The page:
Starbucks suffers first UK sales fall after tax row

Coffee chain’s revenues slide 3.4 per cent after boycotts and criticism of offshoring

Starbucks’ sales have tumbled in Britain in the wake of its tax-avoidance row. The coffee shop chain also came under fresh attack yesterday as accounts showed it had kept its controversial offshore structure that wipes out profits in the UK.

The company said revenues fell by 3.4 per cent to £399.4m in the year to September from £413.4m a year earlier.

Starbucks insisted it had suffered no consumer backlash since its tax avoidance emerged in 2012. It was revealed that it paid just £8m in tax on £3bn of UK sales since 1998. A spokesman maintained sales had fallen only because it closed “a number of unprofitable stores”.

He said: “The UK is our fastest-growing market in Europe. Gross profit is up 13 per cent and operating margin is up more than 22 per cent. The loss before tax fell by more than 30 per cent. We are on schedule to open 100 new stores this year and expect the business to continue to grow.”

However, the UK business still made a pre-tax loss of £20.4m. That appeared to be the result of Starbucks’ continued policy of funnelling revenues offshore, primarily to the Netherlands, by charging the British operation royalties to use the Starbucks brand and its coffee beans.

Margaret Hodge, the Labour MP who chairs the Commons Public Accounts Committee, which has questioned executives from Starbucks, Google and Amazon about offshore tax avoidance, said it “beggars belief” that Starbucks could keep making a loss.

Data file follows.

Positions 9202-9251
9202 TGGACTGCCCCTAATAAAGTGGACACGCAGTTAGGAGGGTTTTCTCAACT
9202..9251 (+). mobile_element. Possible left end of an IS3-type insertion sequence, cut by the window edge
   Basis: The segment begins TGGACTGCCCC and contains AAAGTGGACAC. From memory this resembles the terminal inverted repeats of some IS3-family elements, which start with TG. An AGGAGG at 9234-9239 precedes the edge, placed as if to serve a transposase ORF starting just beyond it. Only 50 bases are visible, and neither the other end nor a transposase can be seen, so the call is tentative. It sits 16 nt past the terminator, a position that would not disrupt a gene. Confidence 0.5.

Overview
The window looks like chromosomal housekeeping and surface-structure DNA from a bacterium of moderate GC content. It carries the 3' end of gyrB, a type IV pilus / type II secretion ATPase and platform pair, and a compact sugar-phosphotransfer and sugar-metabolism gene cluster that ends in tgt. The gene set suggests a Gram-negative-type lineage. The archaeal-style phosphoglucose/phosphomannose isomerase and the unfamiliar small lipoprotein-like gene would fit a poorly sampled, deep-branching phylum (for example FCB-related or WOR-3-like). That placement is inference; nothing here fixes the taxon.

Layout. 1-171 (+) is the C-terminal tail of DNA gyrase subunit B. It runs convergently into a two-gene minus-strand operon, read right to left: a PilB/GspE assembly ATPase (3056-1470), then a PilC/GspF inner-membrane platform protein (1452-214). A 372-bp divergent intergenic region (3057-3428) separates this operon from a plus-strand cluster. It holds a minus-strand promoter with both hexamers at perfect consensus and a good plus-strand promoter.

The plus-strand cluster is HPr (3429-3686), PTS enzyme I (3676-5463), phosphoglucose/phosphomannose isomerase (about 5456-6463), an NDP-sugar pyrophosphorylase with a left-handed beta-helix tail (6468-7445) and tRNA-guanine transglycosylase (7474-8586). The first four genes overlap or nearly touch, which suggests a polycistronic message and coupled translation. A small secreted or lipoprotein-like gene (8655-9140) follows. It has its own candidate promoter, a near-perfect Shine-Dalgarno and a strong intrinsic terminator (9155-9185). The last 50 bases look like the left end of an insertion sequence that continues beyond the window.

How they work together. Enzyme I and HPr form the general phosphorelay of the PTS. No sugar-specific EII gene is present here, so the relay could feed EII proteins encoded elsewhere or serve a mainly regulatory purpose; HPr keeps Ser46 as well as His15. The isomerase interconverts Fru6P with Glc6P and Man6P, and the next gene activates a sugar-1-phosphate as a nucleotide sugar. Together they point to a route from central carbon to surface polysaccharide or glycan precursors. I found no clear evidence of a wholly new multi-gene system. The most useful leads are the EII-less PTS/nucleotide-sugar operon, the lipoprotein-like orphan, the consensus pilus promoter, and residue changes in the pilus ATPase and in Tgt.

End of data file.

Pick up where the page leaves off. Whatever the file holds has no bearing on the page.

“If it is right that the UK is the best market in Europe and it is the most profitable, how on earth can it continue to file losses?” she asked.

Starbucks’ accounts showed that it did pay £3.4m in corporation tax last year, up from nothing a year earlier, but the company confirmed that this was a voluntary decision.

A year ago, the coffee giant said it would pay £20m to UK tax authorities over two years, explaining that it “would not claim deductions for the royalties it pays, for the coffee it purchases and for interest paid on intercompany loans”, and that it “would not claim capital allowance deductions nor carry-forward losses”.

It is understood that the £3.4m is the first part of that £20m contribution, which was widely seen as an attempt to defuse the political and consumer storm over its tax avoidance. Last week, Starbucks committed to move its European headquarters from the Netherlands to Britain in what looked like another move to assuage its critics.

Ms Hodge said: “The contradication no ordinary person can understand is that how, on the one hand, they talk about the importance of the UK coffee market and that is why they are moving their European HQ to the UK, and yet year after year they file losses.”

Starbucks will possibly pay more UK tax if it bases its European operations in Britain.

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